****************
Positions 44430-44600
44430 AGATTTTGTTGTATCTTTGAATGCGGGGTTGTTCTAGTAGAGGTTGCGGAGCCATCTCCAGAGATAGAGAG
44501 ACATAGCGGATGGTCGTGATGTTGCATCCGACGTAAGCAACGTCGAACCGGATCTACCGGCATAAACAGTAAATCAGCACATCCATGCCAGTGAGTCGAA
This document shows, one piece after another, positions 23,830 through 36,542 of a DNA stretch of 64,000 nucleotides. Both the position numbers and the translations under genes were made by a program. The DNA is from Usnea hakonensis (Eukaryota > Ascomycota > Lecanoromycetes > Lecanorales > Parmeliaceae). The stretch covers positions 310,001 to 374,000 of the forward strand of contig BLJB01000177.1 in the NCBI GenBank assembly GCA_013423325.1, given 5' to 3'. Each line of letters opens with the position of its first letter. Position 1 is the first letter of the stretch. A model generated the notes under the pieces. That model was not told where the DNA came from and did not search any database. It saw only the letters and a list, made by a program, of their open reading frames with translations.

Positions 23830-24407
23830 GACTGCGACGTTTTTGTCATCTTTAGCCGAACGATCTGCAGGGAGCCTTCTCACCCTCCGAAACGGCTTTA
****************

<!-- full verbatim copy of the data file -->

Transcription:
Positions 44430-44600
44430 AGATTTTGTTGTATCTTTGAATGCGGGGTTGTTCTAGTAGAGGTTGCGGAGCCATCTCCAGAGATAGAGAG
44501 ACATAGCGGATGGTCGTGATGTTGCATCCGACGTAAGCAACGTCGAACCGGATCTACCGGCATAAACAGTAAATCAGCACATCCATGCCAGTGAGTCGAA
This document shows, one piece after another, positions 23,830 through 36,542 of a DNA stretch of 64,000 nucleotides. Both the position numbers and the translations under genes were made by a program. The DNA is from Usnea hakonensis (Eukaryota > Ascomycota > Lecanoromycetes > Lecanorales > Parmeliaceae). The stretch covers positions 310,001 to 374,000 of the forward strand of contig BLJB01000177.1 in the NCBI GenBank assembly GCA_013423325.1, given 5' to 3'. Each line of letters opens with the position of its first letter. Position 1 is the first letter of the stretch. A model generated the notes under the pieces. That model was not told where the DNA came from and did not search any database. It saw only the letters and a list, made by a program, of their open reading frames with translations.

Positions 23830-24407
23830 GACTGCGACGTTTTTGTCATCTTTAGCCGAACGATCTGCAGGGAGCCTTCTCACCCTCCGAAACGGCTTTA